There are no further developments in the case until July 1944, when Grau and all three of the generals are in Paris at the same time. The city is a hotbed of intrigue, with senior Wehrmacht officers plotting to assassinate Hitler and overthrow the Nazi government. Kahlenberge is deeply involved in the plot, while Gabler is aware of its existence, but sitting on the fence, awaiting the outcome whilst having various extramarital affairs, and Tanz is unaware of the plot and remains totally loyal to Hitler. Tanz has transferred to the SS, and is a Waffen-SS General (SS-Obergruppenführer), in command of the SS-Panzer Division Nibelungen (a fictitious stand-in for the 12th SS Panzer Division).

On the night of 19 July 1944, Tanz orders his driver, Kurt Hartmann, to procure a French prostitute for him. Tanz butchers her and implicates Hartmann, but offers Hartmann the chance to desert, which he accepts. When Grau, who is now a Lieutenant Colonel, learns of the murder, committed in the same manner as the first, he resumes his investigation and concludes that Tanz is the killer. However, his timing is unfortunate, because the very next day the Wehrmacht officers attempt to assassinate Hitler, and, while Grau is accusing Tanz of murder face to face, word arrives that Hitler has survived, so Tanz kills Grau and labels him as one of the conspirators to cover his tracks.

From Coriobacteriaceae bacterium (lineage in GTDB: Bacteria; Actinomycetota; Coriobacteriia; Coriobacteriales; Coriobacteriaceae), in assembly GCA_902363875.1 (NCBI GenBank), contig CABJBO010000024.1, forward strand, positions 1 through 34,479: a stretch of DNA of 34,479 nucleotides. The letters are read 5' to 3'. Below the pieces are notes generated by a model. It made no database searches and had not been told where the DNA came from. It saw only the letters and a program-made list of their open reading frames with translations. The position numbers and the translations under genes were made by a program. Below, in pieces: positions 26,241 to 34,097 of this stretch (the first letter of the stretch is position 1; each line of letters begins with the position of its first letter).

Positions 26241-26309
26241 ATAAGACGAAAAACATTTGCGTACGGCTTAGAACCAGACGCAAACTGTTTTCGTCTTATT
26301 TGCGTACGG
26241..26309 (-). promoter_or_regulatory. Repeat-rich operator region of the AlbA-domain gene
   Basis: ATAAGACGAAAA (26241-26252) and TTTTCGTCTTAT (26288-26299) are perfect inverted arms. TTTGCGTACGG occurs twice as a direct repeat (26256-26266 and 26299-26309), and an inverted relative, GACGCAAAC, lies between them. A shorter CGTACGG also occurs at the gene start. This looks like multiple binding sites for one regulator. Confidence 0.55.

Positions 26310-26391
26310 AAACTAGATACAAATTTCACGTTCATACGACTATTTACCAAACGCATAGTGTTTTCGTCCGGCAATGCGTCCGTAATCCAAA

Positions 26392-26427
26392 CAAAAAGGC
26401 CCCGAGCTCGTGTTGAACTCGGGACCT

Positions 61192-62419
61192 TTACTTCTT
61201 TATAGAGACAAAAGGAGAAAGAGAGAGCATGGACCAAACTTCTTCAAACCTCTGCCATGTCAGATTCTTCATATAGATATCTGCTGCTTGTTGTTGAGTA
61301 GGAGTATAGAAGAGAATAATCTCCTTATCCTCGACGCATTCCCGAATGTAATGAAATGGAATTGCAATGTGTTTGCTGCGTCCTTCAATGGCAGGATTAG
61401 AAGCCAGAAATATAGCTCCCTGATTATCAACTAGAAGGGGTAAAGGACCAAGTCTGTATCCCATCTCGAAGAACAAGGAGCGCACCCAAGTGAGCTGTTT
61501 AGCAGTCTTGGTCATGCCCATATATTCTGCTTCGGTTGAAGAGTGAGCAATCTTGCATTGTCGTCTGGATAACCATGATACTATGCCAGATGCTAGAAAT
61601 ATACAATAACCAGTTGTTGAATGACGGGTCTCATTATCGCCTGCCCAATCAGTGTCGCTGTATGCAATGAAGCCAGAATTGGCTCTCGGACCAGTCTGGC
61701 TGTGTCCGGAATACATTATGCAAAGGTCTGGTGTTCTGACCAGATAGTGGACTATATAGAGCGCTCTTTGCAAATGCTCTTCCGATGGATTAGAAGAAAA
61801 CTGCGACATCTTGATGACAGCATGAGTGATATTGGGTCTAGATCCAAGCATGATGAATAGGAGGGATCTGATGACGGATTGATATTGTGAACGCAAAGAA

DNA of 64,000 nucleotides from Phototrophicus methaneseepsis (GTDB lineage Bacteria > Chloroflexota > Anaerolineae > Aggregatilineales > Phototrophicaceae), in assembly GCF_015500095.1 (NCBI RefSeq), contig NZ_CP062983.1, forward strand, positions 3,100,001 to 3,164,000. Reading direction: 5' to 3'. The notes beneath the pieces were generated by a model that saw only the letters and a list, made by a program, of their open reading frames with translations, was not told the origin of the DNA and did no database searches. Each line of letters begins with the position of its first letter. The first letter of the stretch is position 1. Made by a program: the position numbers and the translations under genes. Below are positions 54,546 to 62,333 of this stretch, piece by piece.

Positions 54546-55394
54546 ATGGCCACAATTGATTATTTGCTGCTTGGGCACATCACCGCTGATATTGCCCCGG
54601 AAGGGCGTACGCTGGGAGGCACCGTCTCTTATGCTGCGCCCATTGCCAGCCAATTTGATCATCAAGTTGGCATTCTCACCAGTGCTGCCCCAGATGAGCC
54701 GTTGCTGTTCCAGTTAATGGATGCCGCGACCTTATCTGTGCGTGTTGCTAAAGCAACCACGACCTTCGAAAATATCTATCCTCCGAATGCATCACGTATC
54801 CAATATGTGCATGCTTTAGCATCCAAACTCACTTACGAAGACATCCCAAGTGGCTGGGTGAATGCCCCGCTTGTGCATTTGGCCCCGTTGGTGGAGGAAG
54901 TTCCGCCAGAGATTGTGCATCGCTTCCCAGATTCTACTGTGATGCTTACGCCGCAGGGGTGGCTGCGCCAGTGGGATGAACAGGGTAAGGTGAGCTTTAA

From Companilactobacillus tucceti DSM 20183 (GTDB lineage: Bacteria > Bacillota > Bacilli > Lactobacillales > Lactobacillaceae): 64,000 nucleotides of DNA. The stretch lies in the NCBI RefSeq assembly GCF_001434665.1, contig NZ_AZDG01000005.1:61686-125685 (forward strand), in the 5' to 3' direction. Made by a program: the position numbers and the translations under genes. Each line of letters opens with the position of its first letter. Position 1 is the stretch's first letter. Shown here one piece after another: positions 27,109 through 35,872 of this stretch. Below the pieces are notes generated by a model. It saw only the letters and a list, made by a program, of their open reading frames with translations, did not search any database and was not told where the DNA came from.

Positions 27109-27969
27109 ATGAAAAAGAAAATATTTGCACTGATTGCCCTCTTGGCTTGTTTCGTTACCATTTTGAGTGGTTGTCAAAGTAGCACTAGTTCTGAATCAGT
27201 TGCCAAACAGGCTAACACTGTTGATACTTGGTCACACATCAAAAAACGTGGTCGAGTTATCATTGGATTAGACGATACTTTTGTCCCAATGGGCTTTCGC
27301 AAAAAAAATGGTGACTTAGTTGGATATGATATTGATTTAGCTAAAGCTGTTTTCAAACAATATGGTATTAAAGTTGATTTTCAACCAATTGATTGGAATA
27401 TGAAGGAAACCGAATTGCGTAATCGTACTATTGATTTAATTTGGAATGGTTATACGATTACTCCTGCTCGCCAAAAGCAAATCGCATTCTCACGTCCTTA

In 1965, the murder of a prostitute in Hamburg draws the attention of Inspector Morand of Interpol, who worked with Grau in 1944 and owes Grau a debt of gratitude for not revealing his connection to the French Resistance during the war. Almost certain the killer of the prostitutes in Warsaw and Paris is at it again, Morand reopens the cold case and zeroes in on Tanz, who was recently released from prison after serving 20 years as a war criminal, as the killer of all three women and the man Grau suspected had framed Hartmann for the murder in Paris. Morand tries to find Hartmann, who is still in hiding, by talking to General Gabler's daughter Ulrike, who was known to be in a relationship with Hartmann during the war, and learns she is estranged from her parents and lives on a farm near Munich.

At a reunion dinner for Tanz's former panzer division, Morand confronts Tanz. When he produces Hartmann, who (apparently) is secretly married to Ulrike, as his witness, Tanz goes into a vacant room and shoots himself.